Communicating with media about your brand may seem like a lost cause unless there is a direct tie to the pandemic—but it can be done. Do you have a story to tell that is relevant to the current situation? Sharing how the business is operating, meeting reopening challenges, employing safety protocols, reopening and supporting the community help make your message relevant, timely and informative.
There are situations, however, where your message cannot (or should not) be connected to the pandemic. It may be a product launch or a business announcement, for example. In these cases, it is important to consider timing and tone. Is it a time-sensitive announcement or can you sit on it for a few weeks? If it cannot wait, consider providing a heads up to reporters (embargoed if needed) before the planned announcement to help reduce the chance your announcement gets overlooked.
Next, determine the general tone of the message. Your brand could come across as insensitive or out-of-touch if it is not carefully worded. Even a positive story tied to the Coronavirus needs a respectful and reflective tone. The tragedies of the pandemic are very real to journalists and should be acknowledged.
Also, do not forget the power of social and owned media. Both provide platforms for sharing your message and, if done properly, can be very effective. Timing and tone are particularly important to consider when evaluating what to post and when. Scheduled social media posts should be reviewed and revised or rescheduled if appropriate.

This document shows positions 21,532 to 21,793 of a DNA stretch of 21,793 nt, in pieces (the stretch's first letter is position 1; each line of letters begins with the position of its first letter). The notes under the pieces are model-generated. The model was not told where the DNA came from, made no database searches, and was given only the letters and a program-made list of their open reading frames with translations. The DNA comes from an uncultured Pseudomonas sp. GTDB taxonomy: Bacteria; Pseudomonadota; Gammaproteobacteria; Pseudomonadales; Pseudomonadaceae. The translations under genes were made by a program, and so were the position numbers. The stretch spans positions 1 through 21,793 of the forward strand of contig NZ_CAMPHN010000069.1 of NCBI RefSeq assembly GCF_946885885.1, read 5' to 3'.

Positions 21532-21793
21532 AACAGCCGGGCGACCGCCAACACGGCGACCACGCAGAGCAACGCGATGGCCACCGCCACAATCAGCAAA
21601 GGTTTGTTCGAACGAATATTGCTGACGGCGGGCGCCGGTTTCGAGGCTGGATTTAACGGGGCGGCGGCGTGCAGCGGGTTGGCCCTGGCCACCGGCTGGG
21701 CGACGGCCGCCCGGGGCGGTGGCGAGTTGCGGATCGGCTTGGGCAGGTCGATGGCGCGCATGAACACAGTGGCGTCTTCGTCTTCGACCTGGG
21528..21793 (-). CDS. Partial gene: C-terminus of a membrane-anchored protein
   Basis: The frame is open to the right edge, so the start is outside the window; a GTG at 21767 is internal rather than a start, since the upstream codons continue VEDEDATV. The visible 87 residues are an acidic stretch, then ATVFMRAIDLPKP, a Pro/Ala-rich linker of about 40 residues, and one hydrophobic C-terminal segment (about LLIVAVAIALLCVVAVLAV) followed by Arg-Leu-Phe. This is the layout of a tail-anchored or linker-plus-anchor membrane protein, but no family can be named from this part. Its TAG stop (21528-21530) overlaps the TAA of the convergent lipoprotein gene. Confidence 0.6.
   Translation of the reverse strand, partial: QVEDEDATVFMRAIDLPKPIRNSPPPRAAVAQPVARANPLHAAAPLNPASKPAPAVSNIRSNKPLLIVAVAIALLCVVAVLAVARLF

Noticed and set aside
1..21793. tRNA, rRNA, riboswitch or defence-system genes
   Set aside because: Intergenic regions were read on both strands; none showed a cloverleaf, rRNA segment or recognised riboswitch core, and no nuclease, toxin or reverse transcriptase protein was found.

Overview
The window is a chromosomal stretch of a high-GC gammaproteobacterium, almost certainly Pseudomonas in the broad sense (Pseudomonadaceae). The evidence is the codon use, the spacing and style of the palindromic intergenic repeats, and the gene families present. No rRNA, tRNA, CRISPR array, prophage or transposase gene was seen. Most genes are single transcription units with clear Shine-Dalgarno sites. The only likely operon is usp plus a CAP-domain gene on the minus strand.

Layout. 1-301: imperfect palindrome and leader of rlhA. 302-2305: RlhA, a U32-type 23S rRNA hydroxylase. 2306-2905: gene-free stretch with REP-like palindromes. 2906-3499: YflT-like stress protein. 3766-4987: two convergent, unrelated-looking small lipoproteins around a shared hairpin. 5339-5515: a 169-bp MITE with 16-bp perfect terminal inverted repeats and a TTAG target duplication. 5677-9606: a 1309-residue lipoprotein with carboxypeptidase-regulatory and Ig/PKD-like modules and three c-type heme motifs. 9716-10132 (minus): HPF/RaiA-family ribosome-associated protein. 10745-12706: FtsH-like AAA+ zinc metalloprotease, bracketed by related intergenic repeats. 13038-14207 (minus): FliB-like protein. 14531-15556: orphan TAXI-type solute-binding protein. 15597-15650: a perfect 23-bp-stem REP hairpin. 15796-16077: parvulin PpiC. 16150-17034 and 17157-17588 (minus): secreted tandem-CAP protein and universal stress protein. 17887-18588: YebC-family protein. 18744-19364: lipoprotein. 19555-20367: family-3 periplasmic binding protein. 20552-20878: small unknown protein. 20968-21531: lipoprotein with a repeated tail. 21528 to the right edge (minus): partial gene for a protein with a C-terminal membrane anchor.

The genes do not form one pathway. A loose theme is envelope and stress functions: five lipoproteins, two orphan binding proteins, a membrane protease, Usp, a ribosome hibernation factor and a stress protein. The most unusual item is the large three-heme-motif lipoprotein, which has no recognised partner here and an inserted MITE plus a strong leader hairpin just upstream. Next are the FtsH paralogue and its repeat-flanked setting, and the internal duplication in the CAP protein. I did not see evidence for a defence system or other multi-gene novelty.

For the long haul
One of the challenges for PR professionals, made more relevant in these trying times, is the need to act short-term while thinking long-term. Our focus right now should be on creating a strategic roadmap—one that includes preparations and sets appropriate expectations for a possible second wave of the Coronavirus. This plan should include media coverage analyses (before and during the pandemic) for the business, competitors and other companies to underscore the challenges of securing coverage for announcements unrelated to COVID-19. Communications professionals should continuously evaluate the changes in the landscape and be ready to pivot and adapt their roadmaps accordingly.